Student-to-Student Study Tips: Physical Therapy
Note: If you would like to submit your own study tip for nursing students, please send it to Patrick Koerner: email@example.com
(from PT students Erin & Kelly)
Erin: Time management can be challenging because you’re spending more time in class and you also have a lot more homework. I had to cut way back on work to just 4 hours per week. Also, as an undergrad you might have been able to cram for exams, but in this program there is simply too much to learn – hundreds of pages of readings and notes – so you have to keep up on a daily basis.
Have a System
Erin: I carried my planner everywhere. Also, every day or two I would write a “to do” list on a post-it and later I would add to it as things came to mind. I wrote down everything! I found that I was less stressed that way because I wouldn’t have to worry about forgetting something.
Live on Campus if Possible
Erin: Having an apartment near campus freed up lots of study time because I wasn’t using my time to commute. Also, it can be great to have a roommate (or someone living nearby) who is in the program. That way if you have questions, you have someone to ask.
Where to Study
Kelly: I liked to get out of my room and go to a place where others were studying so I didn’t feel like I was the only one. Also, phone calls tend to get me off track, so if I person called I would tell the person that I’d call back later (during my study break).
Erin: Realize your limits! When I was feeling guilty and was tempted to stay up late to study, I would tell myself that if was sleepy I wouldn’t retain anything anyway and so I might as well go to bed. After a good night’s sleep I was able to study more effectively.
Kelly: On weekends I tend to focus on studying for an exam. But it’s also important to have something fun to do each weekend (it helps with stress).
Kelly: I would usually get home from class at about 4:00 and then eat and watch a little TV. Then I would study from about 5:30 to 8:00 – in my room or the union cafeteria or a study room in the union. I took a break from about 8:00 to 9:00 and then I would study from 9:00 to 10:30. If I had a test coming up I would study for that for most of the evening and then as a break I would study another subject for a while.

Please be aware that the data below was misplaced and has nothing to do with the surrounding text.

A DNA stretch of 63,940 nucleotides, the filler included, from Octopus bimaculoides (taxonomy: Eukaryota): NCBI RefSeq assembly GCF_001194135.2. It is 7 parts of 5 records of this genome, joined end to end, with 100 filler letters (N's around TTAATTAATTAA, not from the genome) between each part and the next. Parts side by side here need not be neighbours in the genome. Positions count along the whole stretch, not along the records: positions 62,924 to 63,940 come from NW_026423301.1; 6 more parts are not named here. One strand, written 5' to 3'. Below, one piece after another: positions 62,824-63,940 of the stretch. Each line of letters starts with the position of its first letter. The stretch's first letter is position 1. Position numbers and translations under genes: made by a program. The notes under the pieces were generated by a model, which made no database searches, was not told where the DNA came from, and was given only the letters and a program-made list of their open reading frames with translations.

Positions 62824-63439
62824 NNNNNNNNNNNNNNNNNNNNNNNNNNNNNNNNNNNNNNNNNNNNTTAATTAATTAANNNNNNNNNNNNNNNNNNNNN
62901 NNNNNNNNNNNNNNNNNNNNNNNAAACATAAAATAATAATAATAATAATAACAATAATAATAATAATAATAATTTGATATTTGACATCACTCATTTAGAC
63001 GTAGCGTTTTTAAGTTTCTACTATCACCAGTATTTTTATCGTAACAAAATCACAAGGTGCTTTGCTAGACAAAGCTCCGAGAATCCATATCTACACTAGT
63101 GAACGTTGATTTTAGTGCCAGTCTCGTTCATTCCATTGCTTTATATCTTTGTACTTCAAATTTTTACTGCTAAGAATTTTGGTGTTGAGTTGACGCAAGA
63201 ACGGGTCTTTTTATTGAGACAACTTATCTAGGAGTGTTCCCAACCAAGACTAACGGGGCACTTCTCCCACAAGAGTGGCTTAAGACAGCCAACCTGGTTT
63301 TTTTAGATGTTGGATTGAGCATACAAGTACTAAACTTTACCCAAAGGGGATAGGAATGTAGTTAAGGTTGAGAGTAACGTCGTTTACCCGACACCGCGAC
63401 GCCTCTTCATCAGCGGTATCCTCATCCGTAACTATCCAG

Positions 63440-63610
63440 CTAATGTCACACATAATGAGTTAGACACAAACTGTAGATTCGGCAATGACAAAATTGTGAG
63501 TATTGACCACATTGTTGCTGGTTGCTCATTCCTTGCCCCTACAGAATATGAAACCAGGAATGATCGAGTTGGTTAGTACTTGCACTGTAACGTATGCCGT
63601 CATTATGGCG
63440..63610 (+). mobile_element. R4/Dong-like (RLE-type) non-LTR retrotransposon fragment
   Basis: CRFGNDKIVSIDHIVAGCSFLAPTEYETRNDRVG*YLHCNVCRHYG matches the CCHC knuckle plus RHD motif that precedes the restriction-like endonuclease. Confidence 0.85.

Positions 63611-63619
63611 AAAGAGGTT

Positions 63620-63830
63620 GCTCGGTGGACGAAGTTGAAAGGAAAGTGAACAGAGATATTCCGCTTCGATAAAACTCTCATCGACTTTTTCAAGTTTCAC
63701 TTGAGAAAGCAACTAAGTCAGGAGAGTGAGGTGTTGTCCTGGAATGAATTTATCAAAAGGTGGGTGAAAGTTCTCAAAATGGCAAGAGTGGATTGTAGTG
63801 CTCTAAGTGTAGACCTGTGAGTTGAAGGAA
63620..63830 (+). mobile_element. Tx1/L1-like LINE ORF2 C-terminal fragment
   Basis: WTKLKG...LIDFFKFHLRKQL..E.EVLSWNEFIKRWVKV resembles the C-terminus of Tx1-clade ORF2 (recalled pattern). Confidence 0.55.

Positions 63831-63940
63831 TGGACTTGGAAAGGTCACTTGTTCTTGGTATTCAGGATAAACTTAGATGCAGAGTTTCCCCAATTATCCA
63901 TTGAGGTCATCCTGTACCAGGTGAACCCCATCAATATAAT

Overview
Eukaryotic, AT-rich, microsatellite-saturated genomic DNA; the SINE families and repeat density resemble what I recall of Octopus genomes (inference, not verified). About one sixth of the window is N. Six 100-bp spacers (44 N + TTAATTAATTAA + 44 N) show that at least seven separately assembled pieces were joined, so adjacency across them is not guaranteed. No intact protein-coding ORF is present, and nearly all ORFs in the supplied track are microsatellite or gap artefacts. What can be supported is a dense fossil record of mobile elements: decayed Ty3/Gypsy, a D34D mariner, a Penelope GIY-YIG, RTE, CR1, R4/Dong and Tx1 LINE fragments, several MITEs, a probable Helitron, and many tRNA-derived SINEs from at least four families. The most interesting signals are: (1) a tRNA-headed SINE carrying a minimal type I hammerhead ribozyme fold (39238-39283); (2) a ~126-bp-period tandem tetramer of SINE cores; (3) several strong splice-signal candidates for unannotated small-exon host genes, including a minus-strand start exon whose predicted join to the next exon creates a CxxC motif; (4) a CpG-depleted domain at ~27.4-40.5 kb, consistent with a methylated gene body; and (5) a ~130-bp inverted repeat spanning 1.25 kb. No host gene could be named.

Erin: Every few days I would decide what my top priority course was right then – usually a course in which I had an exam or assignment coming up or lots of reading to do. I tried to keep up with all of my courses, but each day I usually focused primarily on one.
Breaks & Motivation
Erin: I would often set goals for myself, maybe trying to get through a chapter in the next hour before stopping for a snack.
Kelly: I found that I wasn’t taking enough notes at first. I had to learn to elaborate a little more about each heading. Also, I found it helped to include a “translation” of each acronym so I wouldn’t be confused later on. During the lecture I tried to listen for what was new to me and also important – something that might be tested or I would need for practice. If the professor said something was important, I put a star next to it.
Reviewing Lecture Notes
Kelly: I tried to always go home and read over the lecture notes I took that day. I might add a few notes I missed and I always tried to identify what was confusing to me so I could look it up in a book or ask the professor. I didn’t want to suddenly realize I was confused on the day before an exam. Reviewing my notes might take about an hour for a typical 2–hour lecture.
Erin: Ask students who are more advanced about which books you should buy, which you should use as a reference, and which you will read all the way through. Also, you should keep some of your books to use later on. Before buying a book online, verify which edition of the book you will be using in class.